The Executive Driven Dental Practice

Published on
April 15, 2024

Now I know what you’re thinking. Here’s another article on corporate dentistry and why I should embrace current trends and look for a financial sponsor or (DPO) Dental Practice Partnership. Well, you might be surprised to find that it is actually the exact opposite. True, financial sponsors and private equity have had quite the run in the last couple of decades, but why? It’s because private practice left the door wide open. You can do the math, and we have. There is virtually no scenario where selling your practice to private equity is financially advantageous to the seller. If you are someone who has sold to private equity, this is not a criticism and I’m not suggesting it was a bad idea. It very well may have been the right decision for you, but for reasons other than what your financial benefit would have been if you had maintained ownership. Maybe it was work life balance, health, executive burnout, or a variety of non-financial reasons.

So how did private practice leave the door open for financial sponsors and private equity? A lack of executive talent. Effective executives have a unique skillset that organization seek out and leverage to inspire growth and sustainable results. This is why Tim Cook, Sundar Pichai, or Andy Jassy were recruited to talk the helm at Apple, Google, and Amazon. Not because, and I repeat, not because they had impeccable technical skillset. This is precisely why your clinical skills are not simply sufficient to ensure you will build a successful dental enterprise. Don’t get me wrong, you can make a good living with great technical skills, but you can make a fortune with great executive skills. The best executives do three things really. The anticipate changes in the industry landscape and consumer values, they inspire people with a worthy vision, and they keep moving forward.

Private practices were operating 6-8 hours per day, 3-4 days per week, were not embracing technology or ways to make treatment more affordable for patients. You can break all of these down into three distinct patient values: Convenience, affordability, and comfort. Patients want to be schedule appointment when they are meet the strict demands of a working parents or traveling professional’s schedule. They want to know that their discretionary income is being stretched as far as it possibly go when it comes to dental services. Lastly, they want to be in an environment where they trust the people caring for them and their family and know that they are receiving the highest quality care. It wasn’t too hard to see that these needs weren’t being met, and that by doing so, would allow an organization to be attractive to the market. This is why DSO’s are growing 20% to 22% per year while private practices are growing 2% to 4%. Now if you’re ok with 2% to 4% than keep doing what you’re doing. However, the stock market has returned 8% in every historical 50-year period without the headache of business ownership. If you got into business ownership for the same reasons as most entrepreneurs, like autonomy, and financial abundance, then you better start sharpening your executive saw.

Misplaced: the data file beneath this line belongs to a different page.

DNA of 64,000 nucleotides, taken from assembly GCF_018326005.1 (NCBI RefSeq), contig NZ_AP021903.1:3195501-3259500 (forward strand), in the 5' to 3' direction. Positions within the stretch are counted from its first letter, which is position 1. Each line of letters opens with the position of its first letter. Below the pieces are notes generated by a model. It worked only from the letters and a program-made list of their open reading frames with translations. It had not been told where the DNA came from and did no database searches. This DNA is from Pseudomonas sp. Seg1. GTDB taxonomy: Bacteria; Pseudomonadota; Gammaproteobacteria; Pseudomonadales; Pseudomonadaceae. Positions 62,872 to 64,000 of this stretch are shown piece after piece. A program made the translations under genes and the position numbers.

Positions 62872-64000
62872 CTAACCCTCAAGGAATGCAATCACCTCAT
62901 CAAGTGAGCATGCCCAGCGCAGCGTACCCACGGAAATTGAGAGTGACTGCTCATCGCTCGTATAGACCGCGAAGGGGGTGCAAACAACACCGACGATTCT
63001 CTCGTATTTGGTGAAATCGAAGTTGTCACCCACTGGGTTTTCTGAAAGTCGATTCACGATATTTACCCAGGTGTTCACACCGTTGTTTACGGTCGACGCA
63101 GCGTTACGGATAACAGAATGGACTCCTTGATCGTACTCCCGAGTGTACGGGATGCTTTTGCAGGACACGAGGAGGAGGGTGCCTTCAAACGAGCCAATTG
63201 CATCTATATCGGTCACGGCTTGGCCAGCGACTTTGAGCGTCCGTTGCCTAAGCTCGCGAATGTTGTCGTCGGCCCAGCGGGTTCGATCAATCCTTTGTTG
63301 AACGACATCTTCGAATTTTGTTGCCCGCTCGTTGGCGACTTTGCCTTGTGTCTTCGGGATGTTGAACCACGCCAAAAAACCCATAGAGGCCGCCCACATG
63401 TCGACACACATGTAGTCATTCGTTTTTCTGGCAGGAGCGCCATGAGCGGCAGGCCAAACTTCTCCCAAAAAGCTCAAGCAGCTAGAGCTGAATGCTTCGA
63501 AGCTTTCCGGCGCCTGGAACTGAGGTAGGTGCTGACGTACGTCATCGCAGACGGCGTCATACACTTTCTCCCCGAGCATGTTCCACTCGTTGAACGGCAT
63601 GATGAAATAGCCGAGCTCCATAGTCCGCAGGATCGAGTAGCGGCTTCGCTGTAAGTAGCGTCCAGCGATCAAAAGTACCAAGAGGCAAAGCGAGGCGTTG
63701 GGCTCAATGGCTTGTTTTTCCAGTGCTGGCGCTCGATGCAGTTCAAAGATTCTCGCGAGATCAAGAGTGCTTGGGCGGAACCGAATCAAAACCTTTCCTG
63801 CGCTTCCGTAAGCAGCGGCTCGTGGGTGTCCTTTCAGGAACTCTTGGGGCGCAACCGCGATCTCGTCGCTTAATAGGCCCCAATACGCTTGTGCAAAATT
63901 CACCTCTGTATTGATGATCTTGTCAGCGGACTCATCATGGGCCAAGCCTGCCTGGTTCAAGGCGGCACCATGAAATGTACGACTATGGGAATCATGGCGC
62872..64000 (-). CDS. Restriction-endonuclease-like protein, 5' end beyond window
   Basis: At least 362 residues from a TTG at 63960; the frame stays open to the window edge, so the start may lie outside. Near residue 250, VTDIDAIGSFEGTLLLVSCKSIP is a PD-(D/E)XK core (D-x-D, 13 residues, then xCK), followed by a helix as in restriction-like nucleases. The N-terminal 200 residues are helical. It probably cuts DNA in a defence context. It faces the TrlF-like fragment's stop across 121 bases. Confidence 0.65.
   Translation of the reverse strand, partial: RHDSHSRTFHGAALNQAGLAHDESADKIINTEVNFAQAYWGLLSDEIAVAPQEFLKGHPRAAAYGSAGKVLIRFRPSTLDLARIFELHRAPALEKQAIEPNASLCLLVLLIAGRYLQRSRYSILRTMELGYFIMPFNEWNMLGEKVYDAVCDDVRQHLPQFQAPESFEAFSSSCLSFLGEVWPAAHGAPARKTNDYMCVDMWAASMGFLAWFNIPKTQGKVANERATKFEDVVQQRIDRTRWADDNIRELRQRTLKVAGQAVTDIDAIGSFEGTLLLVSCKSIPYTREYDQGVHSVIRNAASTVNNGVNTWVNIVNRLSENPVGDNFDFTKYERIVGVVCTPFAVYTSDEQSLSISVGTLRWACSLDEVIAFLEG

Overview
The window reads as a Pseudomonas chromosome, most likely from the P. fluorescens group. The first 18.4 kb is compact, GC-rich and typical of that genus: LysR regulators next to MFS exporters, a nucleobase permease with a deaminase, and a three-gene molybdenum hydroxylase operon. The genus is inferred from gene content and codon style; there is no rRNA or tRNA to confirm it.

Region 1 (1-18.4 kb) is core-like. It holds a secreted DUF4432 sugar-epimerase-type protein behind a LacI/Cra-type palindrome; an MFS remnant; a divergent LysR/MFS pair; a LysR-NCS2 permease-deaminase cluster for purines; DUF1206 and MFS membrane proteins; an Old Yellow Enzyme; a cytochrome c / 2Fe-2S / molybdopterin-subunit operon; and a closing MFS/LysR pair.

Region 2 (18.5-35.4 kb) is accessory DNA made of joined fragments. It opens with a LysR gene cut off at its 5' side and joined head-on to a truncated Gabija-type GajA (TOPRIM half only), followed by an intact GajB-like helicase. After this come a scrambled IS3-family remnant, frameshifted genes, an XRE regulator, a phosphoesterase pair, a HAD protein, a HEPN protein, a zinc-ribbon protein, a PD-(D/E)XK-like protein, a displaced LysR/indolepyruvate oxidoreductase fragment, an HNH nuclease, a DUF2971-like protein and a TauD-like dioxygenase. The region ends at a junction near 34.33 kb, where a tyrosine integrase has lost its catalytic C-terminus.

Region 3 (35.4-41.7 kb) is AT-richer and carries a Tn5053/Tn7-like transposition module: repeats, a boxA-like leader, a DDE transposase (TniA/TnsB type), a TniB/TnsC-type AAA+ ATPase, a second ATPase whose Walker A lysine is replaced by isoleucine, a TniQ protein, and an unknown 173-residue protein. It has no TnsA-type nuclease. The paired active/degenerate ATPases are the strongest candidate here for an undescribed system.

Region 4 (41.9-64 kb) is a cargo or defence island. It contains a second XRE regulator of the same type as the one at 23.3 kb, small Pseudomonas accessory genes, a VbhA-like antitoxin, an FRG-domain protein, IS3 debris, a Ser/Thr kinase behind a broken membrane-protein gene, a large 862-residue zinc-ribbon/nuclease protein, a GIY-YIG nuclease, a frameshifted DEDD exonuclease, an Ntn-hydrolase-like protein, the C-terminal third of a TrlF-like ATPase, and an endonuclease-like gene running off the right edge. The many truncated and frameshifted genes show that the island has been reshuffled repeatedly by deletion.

The great news is much of the legwork has been done for you. We already know what dental consumers want and research is conducted every year to help us stay on top of any changes. They want convenience, affordability, and comfort. We know how to meet those needs. Multi-specialty practices, itinerant specialists, online scheduling and billing, insurance participation, dental savings plans, same day dentistry, laser dentistry, customer services and internal marketing to name a few. Now this doesn’t mean you have to be all things to all people. You can certainly target an isolated segment of your market; you simply need to be more strategic in identifying what those three values look like to that market. For example, if you want to target a more affluent patient, then your strategy may not include insurance participation but better place an emphasis on internal marketing and quality. And remember, patients don’t measure quality the same way you do as a clinician. In fact, studies show that people now trust technology more than they do people.

If you can appreciate the value in embracing current trends in consumer values, then you can appreciate how these trends are changing the business model of dentistry, and ultimately the industry. Multiple locations provide greater access to resources so that you can capitalize on economies of scale and meet these values while maintaining and even enhancing profitability. It broadens your market for patients, provides greater reach for talent, gives you leverage to negotiate more favorable insurance reimbursements and supply costs, and gives you access to more opportunities like merger acquisition. Keep in mind, it is not private equity, technology manufacturers, supply companies, or business professionals that are driving these changes. They are simply trying to do the same things you should be doing as business owner, change with the consumer. Some just do it a little better than others.